> One comment mentions ‘webgl’ - I didn’t follow that lead.
> > Firefox’s graphics performance on X11
> > <http://www.hackermusings.com/2012/05/firefoxs-graphics-
> performance-on-x11/>
> >> go to about:config and set “gfx.xrender.enabled” to “false”.
> Here are two threads to read, with explicit suggestions of things to try.
> [web-proxy + local F’fox, VPN, SSH forwarding, FreeNX, tweak X-11
> settings, lower screen resolution/colours]
> how to make fast SSH X11 forwarding (specifically, making firefox context
> menu show up quickly)
> <https://serverfault.com/questions/63871/how-to-make-
> fast-ssh-x11-forwarding-specifically-making-firefox-context-menu-s>
> > Remote Firefox over SSH is pretty usable until you try a right click to
> make context menu show up. It takes about 5 seconds for the context menu to
> appear. It seems it takes many round trips.
> >
> > ssh -c blowfish-cbc -C -Y host
> and
> > Give FreeNX a try.
> [Now ‘nomachine’, <https://www.nomachine.com> ]
> Fastest browser to run over a forwarded X11 session
> <https://superuser.com/questions/403594/fastest-browser-to-run-over-a-
> forwarded-x11-session>
> > There are a few browsers that run a bit (to much) better over X11
> forwarding.
> > Midori is a lightweight, tabbed browser that should run well.
> > Xlinks2 should work over X11 forwarding pretty well as well.
> > uzbl and surf are both browsers I've used that should work well over X11
> because they're very minimal.
> > Even if you use a browser that is light-weight on CPU and RAM on the
> server, in this case the limiting factor will undeniably [1] be the
> network. What you want to avoid is mostly unnecessary screen rendering.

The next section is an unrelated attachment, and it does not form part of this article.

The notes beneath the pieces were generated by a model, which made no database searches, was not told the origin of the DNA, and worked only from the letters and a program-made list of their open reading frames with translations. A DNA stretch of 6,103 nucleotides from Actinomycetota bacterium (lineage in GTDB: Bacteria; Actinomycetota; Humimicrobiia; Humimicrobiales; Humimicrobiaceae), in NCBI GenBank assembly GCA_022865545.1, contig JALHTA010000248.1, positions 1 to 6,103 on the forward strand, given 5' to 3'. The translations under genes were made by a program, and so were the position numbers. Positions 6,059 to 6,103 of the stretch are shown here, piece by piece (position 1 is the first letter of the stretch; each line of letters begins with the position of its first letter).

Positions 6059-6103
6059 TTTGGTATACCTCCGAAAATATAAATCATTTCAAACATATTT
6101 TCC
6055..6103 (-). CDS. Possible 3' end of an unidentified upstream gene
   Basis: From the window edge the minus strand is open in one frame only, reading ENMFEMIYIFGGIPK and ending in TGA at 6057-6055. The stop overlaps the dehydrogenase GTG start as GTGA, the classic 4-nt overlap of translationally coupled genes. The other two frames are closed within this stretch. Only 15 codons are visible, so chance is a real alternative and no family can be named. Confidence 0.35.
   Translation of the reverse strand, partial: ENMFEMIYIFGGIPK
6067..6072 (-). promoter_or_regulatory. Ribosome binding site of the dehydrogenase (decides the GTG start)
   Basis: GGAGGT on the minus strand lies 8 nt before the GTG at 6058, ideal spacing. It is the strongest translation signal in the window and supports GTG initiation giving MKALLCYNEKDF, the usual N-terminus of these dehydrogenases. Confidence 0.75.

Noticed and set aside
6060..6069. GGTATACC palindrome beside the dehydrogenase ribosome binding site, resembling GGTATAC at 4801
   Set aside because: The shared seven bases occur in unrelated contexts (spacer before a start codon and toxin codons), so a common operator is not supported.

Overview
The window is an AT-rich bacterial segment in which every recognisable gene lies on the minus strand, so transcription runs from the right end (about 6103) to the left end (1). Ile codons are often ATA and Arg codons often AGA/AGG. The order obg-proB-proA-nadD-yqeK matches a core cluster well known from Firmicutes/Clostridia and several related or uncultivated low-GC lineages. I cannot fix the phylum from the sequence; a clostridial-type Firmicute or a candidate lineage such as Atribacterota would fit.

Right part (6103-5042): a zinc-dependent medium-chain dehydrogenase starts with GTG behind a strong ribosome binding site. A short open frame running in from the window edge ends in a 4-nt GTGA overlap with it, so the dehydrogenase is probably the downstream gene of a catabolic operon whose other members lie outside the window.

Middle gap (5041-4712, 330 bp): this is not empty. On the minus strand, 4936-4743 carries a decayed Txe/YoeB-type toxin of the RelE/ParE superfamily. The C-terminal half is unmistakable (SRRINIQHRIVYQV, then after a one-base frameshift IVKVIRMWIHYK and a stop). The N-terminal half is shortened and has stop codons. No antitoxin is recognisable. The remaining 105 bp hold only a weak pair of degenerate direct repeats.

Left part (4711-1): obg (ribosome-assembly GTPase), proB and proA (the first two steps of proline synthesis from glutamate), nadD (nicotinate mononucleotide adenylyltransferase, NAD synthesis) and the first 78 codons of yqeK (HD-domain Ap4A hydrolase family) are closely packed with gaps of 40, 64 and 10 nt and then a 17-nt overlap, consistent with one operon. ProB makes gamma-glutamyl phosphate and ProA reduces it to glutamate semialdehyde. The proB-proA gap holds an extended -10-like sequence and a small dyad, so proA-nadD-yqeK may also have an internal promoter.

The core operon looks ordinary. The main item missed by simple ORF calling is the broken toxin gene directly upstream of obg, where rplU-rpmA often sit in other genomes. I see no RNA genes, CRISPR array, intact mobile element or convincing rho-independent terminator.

> >       • Turn off "smooth scrolling" and such features. Use PgUp/PgDn
> instead of continuously scrolling if you have the choice (a single screen
> update is much faster than 30 just to see a full page).
> >       • Keep a small browsing window (but not so small so you have to
> scroll a lot more as per previous point).
> >       • Block animated material (animated GIFs are not that common
> nowadays, so blocking flash will probably do fine).
> >       • Consider using VNC, which will compress the image transfer in a
> clever way. This gives me a much snappier experience when forced to use GUI
> over slow connections.
> >       • Don't underestimate text-based browsers if there is something
> you quickly need to do on the server.
> >       • Proxy and/or port tunneling through SSH avoid/s the problem
> completely. You just want to transfer the information, it is unnecessary to
> transfer the complete presentation layer.
> >
> > [1]: Unless you have a very fast connection (~100Mbps in my experience);
> then any browser will probably do without being more annoying than using
> the browser locally. I am blessed with this in my remote needs.
> >
> >> This answer is actually much better than the chosen answer.
> >> The complexity of the browser has nothing to do with how fast it runs
> over X11 forwarding,
> >> only how often it needs to send screen update information,
> >> which depends on configuration and usage.
> >> Additionally, you can lower the resolution or number of colors which
> will dramatically increase responsiveness.
> >>  Having said this, uzbl is a good choice because it uses key bindings
> natively although most browsers can be configured in the same way using
> plugins. This will help reduce lag further.
> steve
> --
> Steve Jenkin, IT Systems and Design
> 0412 786 915 (+61 412 786 915)
> PO Box 48, Kippax ACT 2615, AUSTRALIA
> mailto:sjenkin at canb.auug.org.au http://members.tip.net.au/~sjenkin